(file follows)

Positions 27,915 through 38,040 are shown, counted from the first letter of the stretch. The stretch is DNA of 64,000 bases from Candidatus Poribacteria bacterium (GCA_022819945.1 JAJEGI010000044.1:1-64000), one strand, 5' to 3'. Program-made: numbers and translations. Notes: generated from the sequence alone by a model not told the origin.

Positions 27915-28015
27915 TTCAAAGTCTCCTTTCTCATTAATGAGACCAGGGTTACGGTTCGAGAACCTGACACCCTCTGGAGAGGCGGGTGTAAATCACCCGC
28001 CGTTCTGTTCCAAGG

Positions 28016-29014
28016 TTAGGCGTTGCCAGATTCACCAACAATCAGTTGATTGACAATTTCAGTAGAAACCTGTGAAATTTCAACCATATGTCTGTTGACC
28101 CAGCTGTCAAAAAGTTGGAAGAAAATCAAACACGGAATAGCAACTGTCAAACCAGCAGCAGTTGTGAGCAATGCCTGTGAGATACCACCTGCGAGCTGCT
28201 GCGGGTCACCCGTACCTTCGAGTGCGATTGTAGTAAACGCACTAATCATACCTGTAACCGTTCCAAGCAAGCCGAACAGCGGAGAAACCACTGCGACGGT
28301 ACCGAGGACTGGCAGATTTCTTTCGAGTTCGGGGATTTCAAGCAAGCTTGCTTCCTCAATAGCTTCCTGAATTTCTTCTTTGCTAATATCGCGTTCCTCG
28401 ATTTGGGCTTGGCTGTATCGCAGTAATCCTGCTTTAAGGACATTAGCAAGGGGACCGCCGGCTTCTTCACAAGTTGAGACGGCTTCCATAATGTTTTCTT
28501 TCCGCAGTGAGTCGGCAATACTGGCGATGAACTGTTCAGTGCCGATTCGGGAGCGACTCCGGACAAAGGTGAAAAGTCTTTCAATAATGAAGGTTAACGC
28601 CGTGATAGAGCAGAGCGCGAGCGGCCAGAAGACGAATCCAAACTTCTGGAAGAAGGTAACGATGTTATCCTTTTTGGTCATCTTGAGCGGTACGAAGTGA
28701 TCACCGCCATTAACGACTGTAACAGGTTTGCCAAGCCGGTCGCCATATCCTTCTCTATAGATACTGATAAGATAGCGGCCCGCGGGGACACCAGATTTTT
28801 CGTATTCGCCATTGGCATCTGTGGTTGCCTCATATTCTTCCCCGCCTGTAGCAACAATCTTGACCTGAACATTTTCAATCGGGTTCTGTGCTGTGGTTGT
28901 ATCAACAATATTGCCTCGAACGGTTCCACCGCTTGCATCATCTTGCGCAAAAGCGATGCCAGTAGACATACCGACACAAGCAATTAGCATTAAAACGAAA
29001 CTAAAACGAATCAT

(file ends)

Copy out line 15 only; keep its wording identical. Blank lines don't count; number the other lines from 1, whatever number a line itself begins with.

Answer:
28901 ATCAACAATATTGCCTCGAACGGTTCCACCGCTTGCATCATCTTGCGCAAAAGCGATGCCAGTAGACATACCGACACAAGCAATTAGCATTAAAACGAAA